HHS to pay Japanese company $20 million to speed Zika vaccine
The Department of Health and Human Services’ Office of the Assistant Secretary for Preparedness and Response announced September 1 it would disburse an initial $19.8 million over the next 18 months to Deerfield, Ill.-based Takeda Vaccines to accelerate the development of a Zika vaccine for the United States.
Takeda Vaccines is a subsidiary of the Takeda Group headquartered in Japan and one the largest pharmaceutical companies in Japan and Asia. Takeda has vaccine programs for dengue, Chikungunya, norovirus, polio and pandemic influenza. Manufacturing of the Zika vaccine will occur at Takeda’s facilities in Hikari, Japan.
Under the contract with Takeda, ASPR’s Biomedical Advanced Research and Development Authority will provide funding to complete studies expected to enable Takeda to file an Investigational New Drug application with the U.S. Food and Drug Administration.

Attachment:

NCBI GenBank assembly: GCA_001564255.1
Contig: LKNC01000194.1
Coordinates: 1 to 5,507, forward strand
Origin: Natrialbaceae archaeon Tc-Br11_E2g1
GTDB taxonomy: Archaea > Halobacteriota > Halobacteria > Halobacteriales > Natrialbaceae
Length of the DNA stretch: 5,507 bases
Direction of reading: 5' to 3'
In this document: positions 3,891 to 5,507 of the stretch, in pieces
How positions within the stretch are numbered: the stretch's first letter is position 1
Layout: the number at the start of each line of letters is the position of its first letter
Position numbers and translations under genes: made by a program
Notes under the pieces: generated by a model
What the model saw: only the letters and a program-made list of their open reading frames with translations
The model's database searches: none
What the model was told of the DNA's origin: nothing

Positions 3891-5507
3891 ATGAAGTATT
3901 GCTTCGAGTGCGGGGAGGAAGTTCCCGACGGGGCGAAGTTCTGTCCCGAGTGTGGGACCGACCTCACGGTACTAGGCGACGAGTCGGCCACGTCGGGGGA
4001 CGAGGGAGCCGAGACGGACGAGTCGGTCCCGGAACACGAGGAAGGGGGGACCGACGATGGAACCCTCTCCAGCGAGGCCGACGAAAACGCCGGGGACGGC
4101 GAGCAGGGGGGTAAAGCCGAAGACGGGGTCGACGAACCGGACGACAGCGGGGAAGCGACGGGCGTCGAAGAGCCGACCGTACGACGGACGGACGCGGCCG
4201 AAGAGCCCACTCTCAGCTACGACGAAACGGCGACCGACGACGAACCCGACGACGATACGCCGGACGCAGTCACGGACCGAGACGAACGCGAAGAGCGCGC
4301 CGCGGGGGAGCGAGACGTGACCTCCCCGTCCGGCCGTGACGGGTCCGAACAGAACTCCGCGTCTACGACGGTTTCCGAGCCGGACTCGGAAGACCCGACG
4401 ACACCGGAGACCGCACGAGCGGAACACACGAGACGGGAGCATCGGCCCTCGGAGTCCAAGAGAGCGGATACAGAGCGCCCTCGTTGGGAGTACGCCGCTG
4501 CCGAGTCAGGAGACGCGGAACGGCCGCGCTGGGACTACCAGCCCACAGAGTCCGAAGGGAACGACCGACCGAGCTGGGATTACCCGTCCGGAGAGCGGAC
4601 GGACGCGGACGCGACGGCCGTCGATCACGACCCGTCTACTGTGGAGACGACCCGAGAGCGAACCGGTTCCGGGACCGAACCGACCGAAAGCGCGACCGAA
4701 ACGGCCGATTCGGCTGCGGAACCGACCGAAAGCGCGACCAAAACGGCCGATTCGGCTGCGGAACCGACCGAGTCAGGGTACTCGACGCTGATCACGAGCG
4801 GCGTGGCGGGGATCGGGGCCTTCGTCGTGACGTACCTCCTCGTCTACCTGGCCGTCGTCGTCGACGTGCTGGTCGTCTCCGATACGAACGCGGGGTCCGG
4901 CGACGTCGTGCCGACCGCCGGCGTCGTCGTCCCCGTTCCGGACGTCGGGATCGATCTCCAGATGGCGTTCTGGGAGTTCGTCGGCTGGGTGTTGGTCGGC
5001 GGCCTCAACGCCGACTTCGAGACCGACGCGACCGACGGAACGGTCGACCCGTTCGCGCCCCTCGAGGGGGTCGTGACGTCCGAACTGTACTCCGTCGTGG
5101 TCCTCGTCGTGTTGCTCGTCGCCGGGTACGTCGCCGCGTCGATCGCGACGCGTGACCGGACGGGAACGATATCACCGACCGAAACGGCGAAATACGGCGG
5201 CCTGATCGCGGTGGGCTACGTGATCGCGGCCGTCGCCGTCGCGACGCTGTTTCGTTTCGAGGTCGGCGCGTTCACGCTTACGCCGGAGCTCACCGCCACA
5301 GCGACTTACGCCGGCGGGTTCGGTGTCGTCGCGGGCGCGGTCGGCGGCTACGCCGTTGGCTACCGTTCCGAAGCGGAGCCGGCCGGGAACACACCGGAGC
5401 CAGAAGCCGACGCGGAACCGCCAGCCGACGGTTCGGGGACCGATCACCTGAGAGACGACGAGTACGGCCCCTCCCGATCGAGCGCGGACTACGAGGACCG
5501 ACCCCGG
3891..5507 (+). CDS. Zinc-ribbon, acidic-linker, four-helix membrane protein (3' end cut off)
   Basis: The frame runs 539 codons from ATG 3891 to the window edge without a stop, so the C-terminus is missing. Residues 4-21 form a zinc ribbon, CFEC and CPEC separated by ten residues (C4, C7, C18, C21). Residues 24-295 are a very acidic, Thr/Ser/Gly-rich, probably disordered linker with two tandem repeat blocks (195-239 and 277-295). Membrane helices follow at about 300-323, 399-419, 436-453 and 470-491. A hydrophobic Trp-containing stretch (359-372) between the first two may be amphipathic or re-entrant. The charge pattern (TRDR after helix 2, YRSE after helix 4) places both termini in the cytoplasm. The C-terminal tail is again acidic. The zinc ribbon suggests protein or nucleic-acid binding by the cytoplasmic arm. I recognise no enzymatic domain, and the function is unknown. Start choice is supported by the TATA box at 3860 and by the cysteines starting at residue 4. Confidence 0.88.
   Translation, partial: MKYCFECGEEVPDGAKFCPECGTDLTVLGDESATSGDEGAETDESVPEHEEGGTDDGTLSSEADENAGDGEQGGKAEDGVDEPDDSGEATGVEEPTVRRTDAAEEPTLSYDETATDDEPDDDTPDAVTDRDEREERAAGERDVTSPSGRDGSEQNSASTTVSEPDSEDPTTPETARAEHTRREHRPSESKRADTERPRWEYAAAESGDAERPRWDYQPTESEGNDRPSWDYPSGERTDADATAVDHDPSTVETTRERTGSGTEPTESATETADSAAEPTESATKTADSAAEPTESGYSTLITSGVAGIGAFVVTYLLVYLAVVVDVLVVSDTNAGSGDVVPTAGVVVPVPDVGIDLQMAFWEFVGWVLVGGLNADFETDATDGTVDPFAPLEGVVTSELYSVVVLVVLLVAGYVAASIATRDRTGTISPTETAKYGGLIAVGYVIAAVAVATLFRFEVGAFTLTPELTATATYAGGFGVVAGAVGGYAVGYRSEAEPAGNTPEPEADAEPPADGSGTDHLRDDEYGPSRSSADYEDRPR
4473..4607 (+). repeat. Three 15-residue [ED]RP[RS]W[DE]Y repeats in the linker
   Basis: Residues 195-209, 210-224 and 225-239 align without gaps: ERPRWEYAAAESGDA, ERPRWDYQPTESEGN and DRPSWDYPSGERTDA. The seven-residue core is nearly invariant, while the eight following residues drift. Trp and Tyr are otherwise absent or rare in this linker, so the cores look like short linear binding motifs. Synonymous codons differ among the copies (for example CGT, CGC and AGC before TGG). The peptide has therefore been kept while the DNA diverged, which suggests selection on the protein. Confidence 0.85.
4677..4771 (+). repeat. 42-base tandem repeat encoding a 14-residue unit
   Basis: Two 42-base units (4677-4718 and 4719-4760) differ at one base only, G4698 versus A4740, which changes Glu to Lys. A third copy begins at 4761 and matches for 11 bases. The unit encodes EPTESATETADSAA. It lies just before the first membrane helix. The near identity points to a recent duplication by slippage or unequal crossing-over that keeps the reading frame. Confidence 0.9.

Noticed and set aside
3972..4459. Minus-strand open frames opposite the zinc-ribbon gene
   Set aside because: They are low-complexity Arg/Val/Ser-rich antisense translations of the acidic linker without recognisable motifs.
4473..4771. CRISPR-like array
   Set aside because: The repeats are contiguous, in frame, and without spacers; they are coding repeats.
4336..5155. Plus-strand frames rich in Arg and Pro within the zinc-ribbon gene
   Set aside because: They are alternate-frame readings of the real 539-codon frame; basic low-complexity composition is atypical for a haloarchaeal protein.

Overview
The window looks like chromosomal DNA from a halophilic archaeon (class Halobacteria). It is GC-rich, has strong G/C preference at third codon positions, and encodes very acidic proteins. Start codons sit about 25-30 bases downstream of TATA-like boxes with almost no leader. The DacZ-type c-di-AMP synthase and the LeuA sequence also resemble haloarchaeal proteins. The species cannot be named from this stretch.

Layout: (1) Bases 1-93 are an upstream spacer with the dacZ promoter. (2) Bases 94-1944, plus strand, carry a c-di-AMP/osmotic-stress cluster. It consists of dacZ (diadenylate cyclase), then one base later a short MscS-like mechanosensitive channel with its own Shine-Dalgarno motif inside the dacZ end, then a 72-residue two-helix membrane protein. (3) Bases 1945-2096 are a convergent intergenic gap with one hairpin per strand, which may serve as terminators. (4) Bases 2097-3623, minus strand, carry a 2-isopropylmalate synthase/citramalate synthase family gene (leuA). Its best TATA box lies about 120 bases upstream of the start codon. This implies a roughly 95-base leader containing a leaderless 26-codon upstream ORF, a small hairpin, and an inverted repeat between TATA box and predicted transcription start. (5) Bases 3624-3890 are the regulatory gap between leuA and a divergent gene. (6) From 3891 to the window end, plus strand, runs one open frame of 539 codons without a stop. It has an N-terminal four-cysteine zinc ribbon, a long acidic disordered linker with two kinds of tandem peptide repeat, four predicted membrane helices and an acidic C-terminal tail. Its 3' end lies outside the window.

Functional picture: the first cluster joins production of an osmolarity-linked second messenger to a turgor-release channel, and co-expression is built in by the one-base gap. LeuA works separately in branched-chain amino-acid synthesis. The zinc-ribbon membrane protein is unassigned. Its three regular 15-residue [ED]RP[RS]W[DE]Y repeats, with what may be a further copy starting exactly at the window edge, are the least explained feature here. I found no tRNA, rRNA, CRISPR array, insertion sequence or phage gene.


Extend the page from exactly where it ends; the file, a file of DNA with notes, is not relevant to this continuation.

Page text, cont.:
If the application is approved, the first clinical trials of the vaccine on humans could begin next year.
“To help protect people from Zika in the U.S. and abroad, we are aggressively pursuing the development of promising vaccine candidates around the world,” Richard Hatchett, MD, acting director of BARDA, said in a statement. “Successfully combating this virus will take a global collaborative effort to protect people from the threat Zika poses to public health.”
The HHS contract with Takeda initially provides funding and technical assistance for process development, preclinical studies, toxicology testing, and a Phase 1 clinical trial to demonstrate safety and determine whether the experimental vaccine stimulates an immune response in people.
If this work is successful and additional funds are made available, HHS could sponsor Phase 2 and 3 clinical trials as well as large-scale manufacturing work needed for the company to apply to the FDA to license the vaccine.
The additional work would take the total cost to $311million through 2022.